Kobach’s not doing his job
Like a Whack-A-Mole, I see where our ambitious, self-serving and mostly absent Kansas secretary of state has reappeared. Just in time for his next election campaign.
This time to personally defend his very own — and very grotesque — proof-of-citizenship law in court. In all this, clearly, he has taken a few pages from the alt-right playbook: Keep repeating the same lies and eventually people will believe them. Appeal to voters’ tribal emotions by marginalizing and attacking the most vulnerable in our society.
Who cares that the Kansas taxpayer foots the bill in this quest — or that he suppresses 18,000 people from voting — as long as it furthers his own ambitions?
I care. All Kansans should care. His so-called proof-of-citizenship laws are little more than voter suppression and veiled forms of racism.
Apparently our secretary of state did not read the job description about the duties of his office: You’re not supposed to suppress the vote. You’re supposed to encourage the vote.
There is no room for racism in Kansas. There is no room for racism in the governor’s office. There is no room for racism in Kansas politics. Shame on Kris Kobach.
Bob Stotts, Wichita
Abortion rights don’t empower women
During the Kansans for Life rally, I listened to an inspiring speech by Melissa Ohden. Melissa survived a botched abortion attempt on her life and is now a very intelligent, articulate woman who speaks out on behalf of the 59 million people lost due to abortion since the tragic Roe vs. Wade decision.
Many people believe that having the unrestricted ability to end the life of their unborn children somehow empowers and liberates women. Freeing them to adopt the Hollywood mentality on sex and morality with little concern for the consequences. One could argue on the contrary, that it is disrespectful and harmful to women’s bodies and diminishes their dignity by treating them as sex objects.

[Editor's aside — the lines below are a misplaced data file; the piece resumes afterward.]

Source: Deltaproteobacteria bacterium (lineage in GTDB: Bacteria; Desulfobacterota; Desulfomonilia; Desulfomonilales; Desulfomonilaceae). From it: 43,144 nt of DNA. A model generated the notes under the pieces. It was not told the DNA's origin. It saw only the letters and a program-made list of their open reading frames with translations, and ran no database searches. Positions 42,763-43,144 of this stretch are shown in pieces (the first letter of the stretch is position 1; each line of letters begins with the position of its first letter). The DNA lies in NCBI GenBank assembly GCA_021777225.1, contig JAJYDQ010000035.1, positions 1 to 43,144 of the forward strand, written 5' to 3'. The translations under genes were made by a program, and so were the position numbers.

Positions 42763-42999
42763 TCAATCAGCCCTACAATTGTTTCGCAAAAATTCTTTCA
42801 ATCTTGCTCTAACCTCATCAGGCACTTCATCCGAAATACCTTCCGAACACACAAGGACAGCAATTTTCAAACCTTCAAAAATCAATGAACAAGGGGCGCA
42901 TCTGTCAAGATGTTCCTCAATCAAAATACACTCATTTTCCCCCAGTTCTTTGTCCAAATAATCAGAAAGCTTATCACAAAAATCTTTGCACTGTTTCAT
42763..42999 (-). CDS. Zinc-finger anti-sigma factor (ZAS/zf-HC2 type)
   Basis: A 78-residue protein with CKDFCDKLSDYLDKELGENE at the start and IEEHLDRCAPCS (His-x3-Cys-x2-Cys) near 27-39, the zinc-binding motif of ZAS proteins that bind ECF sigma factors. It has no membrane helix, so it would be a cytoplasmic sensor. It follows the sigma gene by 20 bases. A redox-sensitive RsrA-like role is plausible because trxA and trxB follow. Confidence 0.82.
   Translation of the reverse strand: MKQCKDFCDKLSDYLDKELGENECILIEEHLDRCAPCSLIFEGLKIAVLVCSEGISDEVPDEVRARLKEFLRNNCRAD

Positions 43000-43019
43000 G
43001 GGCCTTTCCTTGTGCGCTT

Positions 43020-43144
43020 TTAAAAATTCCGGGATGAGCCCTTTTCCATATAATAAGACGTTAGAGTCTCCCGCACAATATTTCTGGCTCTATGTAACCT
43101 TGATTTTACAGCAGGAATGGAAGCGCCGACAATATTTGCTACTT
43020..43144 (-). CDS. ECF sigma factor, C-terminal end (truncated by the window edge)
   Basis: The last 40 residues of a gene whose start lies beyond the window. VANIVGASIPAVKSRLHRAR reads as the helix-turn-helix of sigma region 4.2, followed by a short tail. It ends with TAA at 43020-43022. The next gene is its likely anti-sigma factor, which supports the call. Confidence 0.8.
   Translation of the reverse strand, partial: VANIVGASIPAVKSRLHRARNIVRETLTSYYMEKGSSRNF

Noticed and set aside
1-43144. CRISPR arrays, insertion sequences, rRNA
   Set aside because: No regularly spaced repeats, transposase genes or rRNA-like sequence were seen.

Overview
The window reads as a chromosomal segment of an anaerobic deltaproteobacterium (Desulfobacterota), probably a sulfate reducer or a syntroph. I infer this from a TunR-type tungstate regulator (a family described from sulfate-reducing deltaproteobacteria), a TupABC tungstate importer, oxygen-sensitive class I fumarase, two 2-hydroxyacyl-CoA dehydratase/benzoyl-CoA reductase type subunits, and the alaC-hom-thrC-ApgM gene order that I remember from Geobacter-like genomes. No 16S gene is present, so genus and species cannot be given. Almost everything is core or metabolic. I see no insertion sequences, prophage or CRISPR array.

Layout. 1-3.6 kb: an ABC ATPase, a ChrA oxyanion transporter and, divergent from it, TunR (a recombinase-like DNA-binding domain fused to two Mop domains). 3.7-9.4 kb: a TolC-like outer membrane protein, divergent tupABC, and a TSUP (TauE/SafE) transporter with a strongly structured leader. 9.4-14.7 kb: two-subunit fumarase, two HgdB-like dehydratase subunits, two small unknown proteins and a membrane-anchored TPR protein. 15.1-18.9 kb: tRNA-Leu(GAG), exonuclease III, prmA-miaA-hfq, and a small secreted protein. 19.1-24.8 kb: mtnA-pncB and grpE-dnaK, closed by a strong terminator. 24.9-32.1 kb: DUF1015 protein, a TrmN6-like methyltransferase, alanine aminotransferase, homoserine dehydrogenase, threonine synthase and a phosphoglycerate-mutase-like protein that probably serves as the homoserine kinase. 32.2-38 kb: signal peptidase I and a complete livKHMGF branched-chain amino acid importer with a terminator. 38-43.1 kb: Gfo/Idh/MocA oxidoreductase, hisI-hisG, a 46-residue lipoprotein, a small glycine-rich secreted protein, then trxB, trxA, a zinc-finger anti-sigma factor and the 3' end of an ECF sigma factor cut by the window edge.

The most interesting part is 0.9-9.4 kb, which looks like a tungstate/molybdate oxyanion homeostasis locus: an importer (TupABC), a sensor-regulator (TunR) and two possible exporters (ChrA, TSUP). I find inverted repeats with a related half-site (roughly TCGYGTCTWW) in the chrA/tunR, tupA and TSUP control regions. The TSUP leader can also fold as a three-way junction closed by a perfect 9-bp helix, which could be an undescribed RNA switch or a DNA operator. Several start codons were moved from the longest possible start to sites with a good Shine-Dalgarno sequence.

As a husband, with a daughter and granddaughters, I believe that women should have the same opportunities as men and be treated with respect. However, that does not remove accountability for their actions and those that would take advantage of them, especially in life-and-death decisions. If abortion advocates were truthful they would stop using euphemistic words like “abortion” and state that they support the right to destroy their unborn children and have others pay to have it done.
Ken Stuchlik, Marion
Anti-Semitism in editorial cartoon
For a moment on Monday I thought I had died and gone to Nazi Germany. Before me on the editorial page of The Eagle was an ugly big-nose Jew stereotype. The cartoon was about Mark Zuckerberg. The message, by itself, was not particularly anti-Semitic. So why did the cartoonist choose to give Mr. Zuckerberg a face straight out of a 1941 Nazi propaganda magazine?
If the Eagle was pleased with the anti-Semitic character of the cartoon – that would be one thing. But I think the editors at The Eagle looked at the cartoon and were oblivious to the anti-Semitic nature of the drawing. And that is worse.
Stan R. Harder, Wichita
Congress policing Congress
Congress is instituting a sexual harassment program. Are you kidding me? Seems too many are already proficient at it. They probably mean an anti-sexual harassment program, signifying that there are many scoundrels in Congress.
Just think, people who have no integrity, common decency or morals passing laws regulating our behavior.
If a member of Congress is found guilty of sexual harassment, they should automatically be expelled from Congress, lose all benefits (including pensions), pay back any funds used from the “shush” fund and pay their victim restitution.
Richard A. Hopper, Derby
Support Taylor Force Act
I read with interest the House of Representatives passing the Taylor Force Act, which would freeze U.S. aid to the Palestinian Authority until it stops paying terrorists and their families. The Palestinian Authority provides incentives to potential terrorists through offering U.S. funds..
I hope the Senate will support passage of the Taylor Force Act. We need to share that info with our senators.
Doris Weller, Wichita
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